Such resistance to the intensity of Bloom’s search for the sublime may provide the most cogent explanation of the accusation he is a “snob.” For Bloom, literature offers the truest access to the widening of consciousness he seeks, and books he judges do not promise such access are simply not worth taking seriously. And Bloom has seemingly so narrowed the range of works he does take seriously, and employs such arcane means of finding their value, he leaves the impression only he knows how to find it, that the canon he celebrates belongs to him. Even though an acquaintance with the numerous volumes of essays on various authors and works Bloom has edited (the Chelsea House series) will demonstrate that his approbation extends to many more writers than his reputation as a critical taskmaster would suggest, nevertheless he perhaps unavoidably cuts a somewhat embarrassing figure in an era when taking literature seriously is often seen as an offense to the democratic equality of taste, if not a outright complicity with a legacy of cultural imperialism.
The Anatomy of Influence is not likely to alter this perception among those who temperamentally could never take literature seriously because they take nothing seriously, or those for whom it is too frivolous to be taken seriously, but there ought to be readers in the sizable group fitting neither of these descriptions who could separate the ponderous manner Bloom at times affects in defense of what he fears are besieged literary values from potentially valid descriptions of the process of literary influence and of what precisely is original in the work of the writers Bloom examines and thus justifies their inclusion in the canon. If close reading is not always Bloom’s chosen avenue of approach to these writers, the extended, bravura analysis of, for example, Hart Crane’s The Bridge just might convert readers to Bloom’s view that Crane is an unjustly overlooked poet, and his discussion of the influence of Hamlet on Milton’s Paradise Lost might itself convince the reader the “anxiety of influence” is real.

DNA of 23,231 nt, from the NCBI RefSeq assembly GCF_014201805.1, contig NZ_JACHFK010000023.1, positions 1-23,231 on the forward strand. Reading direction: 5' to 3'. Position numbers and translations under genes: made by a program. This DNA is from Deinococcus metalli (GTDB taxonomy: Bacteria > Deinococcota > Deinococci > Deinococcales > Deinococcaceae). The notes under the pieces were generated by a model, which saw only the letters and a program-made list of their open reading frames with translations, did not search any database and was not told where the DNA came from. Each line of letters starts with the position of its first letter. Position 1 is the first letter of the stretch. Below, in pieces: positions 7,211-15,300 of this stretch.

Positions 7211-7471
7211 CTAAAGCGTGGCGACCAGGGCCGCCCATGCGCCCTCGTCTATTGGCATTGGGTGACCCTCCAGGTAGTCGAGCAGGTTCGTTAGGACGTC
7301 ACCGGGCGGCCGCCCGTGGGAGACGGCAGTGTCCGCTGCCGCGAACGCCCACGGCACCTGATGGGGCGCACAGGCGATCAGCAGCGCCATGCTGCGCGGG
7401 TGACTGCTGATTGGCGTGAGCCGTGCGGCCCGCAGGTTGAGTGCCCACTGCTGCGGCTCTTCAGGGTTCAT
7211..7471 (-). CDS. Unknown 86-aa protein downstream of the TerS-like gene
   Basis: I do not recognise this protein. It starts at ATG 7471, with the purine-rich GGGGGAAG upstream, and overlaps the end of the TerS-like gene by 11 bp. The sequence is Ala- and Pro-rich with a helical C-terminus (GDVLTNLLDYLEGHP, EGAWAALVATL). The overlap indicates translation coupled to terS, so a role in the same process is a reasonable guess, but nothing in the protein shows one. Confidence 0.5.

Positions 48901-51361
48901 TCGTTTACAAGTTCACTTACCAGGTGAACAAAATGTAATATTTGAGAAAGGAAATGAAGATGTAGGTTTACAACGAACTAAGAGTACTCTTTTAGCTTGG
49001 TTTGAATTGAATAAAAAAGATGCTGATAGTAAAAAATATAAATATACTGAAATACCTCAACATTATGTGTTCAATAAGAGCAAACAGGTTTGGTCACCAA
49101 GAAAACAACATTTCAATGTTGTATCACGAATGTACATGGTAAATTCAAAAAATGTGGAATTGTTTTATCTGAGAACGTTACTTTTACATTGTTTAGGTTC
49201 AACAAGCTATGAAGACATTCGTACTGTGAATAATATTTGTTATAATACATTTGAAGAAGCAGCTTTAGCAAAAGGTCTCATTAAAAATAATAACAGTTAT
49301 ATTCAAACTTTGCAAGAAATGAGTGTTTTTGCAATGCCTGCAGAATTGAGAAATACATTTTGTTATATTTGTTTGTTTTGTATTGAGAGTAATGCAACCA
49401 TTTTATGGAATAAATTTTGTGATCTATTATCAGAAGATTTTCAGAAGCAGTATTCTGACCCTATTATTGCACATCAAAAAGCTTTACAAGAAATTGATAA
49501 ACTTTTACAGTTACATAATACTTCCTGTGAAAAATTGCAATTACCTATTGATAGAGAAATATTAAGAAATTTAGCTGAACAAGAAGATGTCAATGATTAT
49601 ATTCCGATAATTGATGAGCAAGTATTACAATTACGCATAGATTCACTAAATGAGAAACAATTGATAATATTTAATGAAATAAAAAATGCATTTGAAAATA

The book as well is structured in a way that clarifies the line of descent of influence in both English and American poetry. The numerous chapters devoted to Shakespeare recapitulates many of the essential points Bloom made in Shakespeare: The Invention of the Human, but they also allow him to delineate Shakespeare’s influence on subsequent poets from Milton to Yeats, while his extended discussion of Walt Whitman allows him to do the same thing with the American poets who follow Whitman. Readers should get from The Anatomy of Influence an encompassing perspective on English language literary history (with a few detours into other languages as well) that provides the opportunity to assess whether Bloom’s account of how a tradition establishes and perpetuates itself seems convincing. Since any particular poem or any particular poet can acquire full significance only from within such a tradition, the book also could be said to offer a final statement of a theory of how poetry gets written. This may ultimately be the most important contribution Harold Bloom has made to the study of literature, and The Anatomy of Influence is if nothing else a useful condensation of Bloom’s exploration of the source of “poetic thinking.”
Readers who do find what Bloom has to say in The Anatomy of Influence worth contemplating will still want to move from it to The Anxiety of Influence, which remains arguably the most powerful version of the theory. Whereas in the new book Bloom announces that, in a critical climate he calls the “New Cynicism,” he wants to modify his conception of the anxiety of influence by redefining it as “literary love, tempered by defense,” in the first book he is much more willing to emphasize the more direful aspects of the poet’s struggle for expression in the shadow of the precursor poet. “If the imagination ‘s gift comes necessarily from the perversity of the spirit,” he writes there,